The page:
A marvellous piece of music is consorted with this oracular utterance. The words are set to an old German church melody--"Ach Gott, vom Himmel sieh darein"--around which the orchestral instruments weave a contrapuntal web of wondrous beauty. At the gates Pamina joins her lover and accompanies him on his journey, which is happily achieved with the help of the flute. Meanwhile Papageno is pardoned his loquacity, but told that he shall never feel the joy of the elect. He thinks he can make shift with a pretty wife instead. The old woman of the trial chamber appears and discloses herself as the charming, youthful Papageno, but only for an instant. He calls after her in vain, and is about to hang himself when the genii remind him of his magic bells. He rings and sings; his feathered mate comes to him. Monostatos aids the Queen of Night and her companions in an a.s.sault upon the sanctuary; but a storm confounds them, and Sarastro blesses the union of Tamino and Pamina, amidst joyful hymning by the elect.

An extraordinary hodgepodge, truly, yet, taken all in all, an effective stage piece. Goethe was so impressed with the ingenuity shown by Schikaneder in treating the device of contrast that he seriously contemplated writing a second part, the music of which was to be composed by Wranitzky, who set Gieseke's operatic version of "Oberon." German critics and managers have deplored its absurdities and contradictions, but have found no way to obviate them which can be said to be generally acceptable. The buffooneries cannot be separated from the sublimities without disrupting the piece, nor can its doggerel be turned into dignified verse. It were best, I fancy, that managers should treat the opera, and audiences receive it, as a sort of Christmas pantomime which Mozart has glorified by his music.

The tendency of German critics has been to view it with too much seriousness. It is difficult to avoid this while one is under the magic spell of its music, but the only way to become reconciled to it on reflection is to take it as the story of its creation shows that its creators intended it to be taken; namely, as a piece designed to suit the tastes of the uncultivated and careless ma.s.ses.

This will explain the singular sacrifice of principle which Mozart made in permitting a mountebank like Schikaneder to pa.s.s judgment on his music while he was composing it, to exact that one duet should be composed over five times before he would accept it, and even to suggest melodies for some of the numbers. Jahn would have us believe that Mozart was so concerned at the failure of the first act to win applause at the first performance that he came behind the scenes pale as death to receive comfort and encouragement from Schikaneder; I prefer to believe another story, which is to the effect that Mozart almost died with laughing when he found that the public went into ecstasies over his opera. Certain it is that his pleasure in it was divided. Schikaneder had told him that he might occasionally consult the taste of connoisseurs, and he did so, finding profound satisfaction in the music written for Sarastro and the priests, and doubtless also in the fine ensembles; but the enthusiasm inspired by what he knew to be concessions to the vulgar only excited his hilarity. The beautiful in the score is amply explained by Mozart's genius and his marvellous command of the technique of composition.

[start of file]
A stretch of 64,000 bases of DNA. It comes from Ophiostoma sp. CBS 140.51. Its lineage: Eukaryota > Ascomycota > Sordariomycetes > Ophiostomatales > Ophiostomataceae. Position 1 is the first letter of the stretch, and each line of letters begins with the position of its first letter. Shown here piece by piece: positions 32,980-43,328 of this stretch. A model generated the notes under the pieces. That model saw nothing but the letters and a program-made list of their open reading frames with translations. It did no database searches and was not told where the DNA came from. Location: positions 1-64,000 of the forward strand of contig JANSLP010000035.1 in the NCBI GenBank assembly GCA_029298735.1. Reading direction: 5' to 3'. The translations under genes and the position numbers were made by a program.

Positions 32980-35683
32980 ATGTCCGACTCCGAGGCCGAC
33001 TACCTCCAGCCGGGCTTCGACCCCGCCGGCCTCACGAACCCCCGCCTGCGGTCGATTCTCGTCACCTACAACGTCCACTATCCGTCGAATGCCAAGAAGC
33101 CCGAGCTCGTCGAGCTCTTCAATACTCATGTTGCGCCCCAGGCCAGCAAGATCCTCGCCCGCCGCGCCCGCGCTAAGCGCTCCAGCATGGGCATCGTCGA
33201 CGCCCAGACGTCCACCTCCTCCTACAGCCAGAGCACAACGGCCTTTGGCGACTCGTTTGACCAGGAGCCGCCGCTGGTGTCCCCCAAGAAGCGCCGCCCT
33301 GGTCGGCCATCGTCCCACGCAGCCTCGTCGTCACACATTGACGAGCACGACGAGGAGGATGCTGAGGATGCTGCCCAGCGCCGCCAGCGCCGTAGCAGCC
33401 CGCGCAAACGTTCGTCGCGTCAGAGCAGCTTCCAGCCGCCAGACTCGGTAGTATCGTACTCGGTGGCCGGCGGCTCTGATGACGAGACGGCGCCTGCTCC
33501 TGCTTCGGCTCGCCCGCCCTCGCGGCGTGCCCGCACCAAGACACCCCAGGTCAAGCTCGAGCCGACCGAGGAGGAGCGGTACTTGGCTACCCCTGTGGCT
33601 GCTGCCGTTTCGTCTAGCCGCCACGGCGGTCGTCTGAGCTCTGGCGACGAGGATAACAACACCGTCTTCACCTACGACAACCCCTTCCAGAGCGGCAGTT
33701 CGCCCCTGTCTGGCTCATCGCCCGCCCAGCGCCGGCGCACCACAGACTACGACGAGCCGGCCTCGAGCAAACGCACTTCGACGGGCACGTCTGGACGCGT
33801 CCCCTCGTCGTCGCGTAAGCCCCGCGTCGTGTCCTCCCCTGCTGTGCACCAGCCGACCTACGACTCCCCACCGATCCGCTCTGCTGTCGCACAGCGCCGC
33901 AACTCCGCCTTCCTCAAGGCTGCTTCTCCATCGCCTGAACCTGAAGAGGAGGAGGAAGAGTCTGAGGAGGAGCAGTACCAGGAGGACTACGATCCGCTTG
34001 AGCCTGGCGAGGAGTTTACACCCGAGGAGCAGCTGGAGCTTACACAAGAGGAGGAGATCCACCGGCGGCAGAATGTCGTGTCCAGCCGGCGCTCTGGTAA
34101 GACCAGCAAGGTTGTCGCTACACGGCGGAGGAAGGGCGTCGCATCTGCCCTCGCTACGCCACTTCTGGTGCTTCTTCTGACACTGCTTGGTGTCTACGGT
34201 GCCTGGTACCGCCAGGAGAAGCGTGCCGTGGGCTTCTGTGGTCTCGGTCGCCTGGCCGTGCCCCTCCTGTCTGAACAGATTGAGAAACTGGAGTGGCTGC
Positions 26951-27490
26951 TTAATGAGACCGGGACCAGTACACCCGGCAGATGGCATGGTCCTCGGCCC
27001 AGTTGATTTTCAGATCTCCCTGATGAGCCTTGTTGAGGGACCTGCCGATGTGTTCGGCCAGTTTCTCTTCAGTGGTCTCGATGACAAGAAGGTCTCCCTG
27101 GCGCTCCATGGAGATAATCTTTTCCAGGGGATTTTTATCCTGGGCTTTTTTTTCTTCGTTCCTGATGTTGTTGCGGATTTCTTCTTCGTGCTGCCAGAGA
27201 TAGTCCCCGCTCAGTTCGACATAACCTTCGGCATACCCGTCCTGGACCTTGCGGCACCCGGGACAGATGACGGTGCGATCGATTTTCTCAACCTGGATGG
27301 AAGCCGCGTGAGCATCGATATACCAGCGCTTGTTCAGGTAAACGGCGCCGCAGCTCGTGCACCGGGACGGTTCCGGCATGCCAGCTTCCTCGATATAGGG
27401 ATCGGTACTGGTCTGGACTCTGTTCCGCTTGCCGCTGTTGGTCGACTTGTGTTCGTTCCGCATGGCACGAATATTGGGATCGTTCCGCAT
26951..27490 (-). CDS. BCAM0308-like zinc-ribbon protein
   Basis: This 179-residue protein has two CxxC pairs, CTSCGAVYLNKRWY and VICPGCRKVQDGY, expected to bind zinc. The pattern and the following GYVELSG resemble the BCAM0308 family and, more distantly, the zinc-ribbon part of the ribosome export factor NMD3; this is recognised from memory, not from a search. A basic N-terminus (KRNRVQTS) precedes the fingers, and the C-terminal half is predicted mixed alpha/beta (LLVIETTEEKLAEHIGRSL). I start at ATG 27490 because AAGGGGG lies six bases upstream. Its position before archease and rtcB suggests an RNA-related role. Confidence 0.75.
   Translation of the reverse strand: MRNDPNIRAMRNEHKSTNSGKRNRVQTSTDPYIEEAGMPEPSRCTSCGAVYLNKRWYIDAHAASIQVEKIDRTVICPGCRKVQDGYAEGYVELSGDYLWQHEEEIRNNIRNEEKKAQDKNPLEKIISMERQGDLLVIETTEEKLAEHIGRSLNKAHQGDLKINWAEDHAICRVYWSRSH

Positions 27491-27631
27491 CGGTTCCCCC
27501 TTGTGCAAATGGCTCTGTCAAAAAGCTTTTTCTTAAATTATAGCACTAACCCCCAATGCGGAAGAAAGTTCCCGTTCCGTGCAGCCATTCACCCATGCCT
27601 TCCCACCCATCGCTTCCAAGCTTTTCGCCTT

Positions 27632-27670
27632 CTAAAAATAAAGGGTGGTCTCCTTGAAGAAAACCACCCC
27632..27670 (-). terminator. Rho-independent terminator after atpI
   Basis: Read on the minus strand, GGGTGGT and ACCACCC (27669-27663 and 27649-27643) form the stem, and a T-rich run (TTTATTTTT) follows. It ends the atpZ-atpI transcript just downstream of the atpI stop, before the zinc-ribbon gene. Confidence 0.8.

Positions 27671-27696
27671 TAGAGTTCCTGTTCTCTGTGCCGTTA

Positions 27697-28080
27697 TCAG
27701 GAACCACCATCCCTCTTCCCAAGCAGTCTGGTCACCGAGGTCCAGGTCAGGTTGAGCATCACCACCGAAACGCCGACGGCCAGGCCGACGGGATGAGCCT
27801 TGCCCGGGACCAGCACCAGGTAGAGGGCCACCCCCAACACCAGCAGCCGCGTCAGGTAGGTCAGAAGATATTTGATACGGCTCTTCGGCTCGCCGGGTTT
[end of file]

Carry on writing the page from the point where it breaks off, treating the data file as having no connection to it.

The dignity of the simple idea of a celebration of the mysteries of Isis would have been enough, without the composer's reverence for Freemasonry and its principles, to inspire him for a great achievement when it came to providing a setting for the scenes in which the priests figure. The rest of the music he seems to have written with little regard to coherency or unity of character. His sister-in-law had a voice of extraordinary range and elasticity; hence the two display airs; Papageno had to have music in keeping in his character, and Mozart doubtless wrote it with as little serious thought as he did the "Piece for an Organ in a Clock, in F minor, 4-4," and "Andante to a Waltz for a Little Organ," which can be found entered in his autograph catalogue for the last year of his life. In the overture, one of the finest of his instrumental compositions, he returned to a form that had not been in use since the time of Ha.s.se and Graum; in the scene with the two men in armor he made use of a German chorale sung in octaves as a canto firmo, with counterpoint in the orchestra--a recondite idea which it is difficult to imagine him inventing for this opera. I fancy (not without evidence) that he made the number out of material found in his sketch-book. These things indicate that the depth which the critics with deep-diving and bottom-sc.r.a.ping proclivities affect to see in the work is rather the product of imagination than real.


{1} These chords, played by all the wind instruments of the band, are the chords of the introduction raised to a higher power.



In the preceding chapter it was remarked that Mozart's "Zauberflote"

was the oldest German opera in the current American repertory.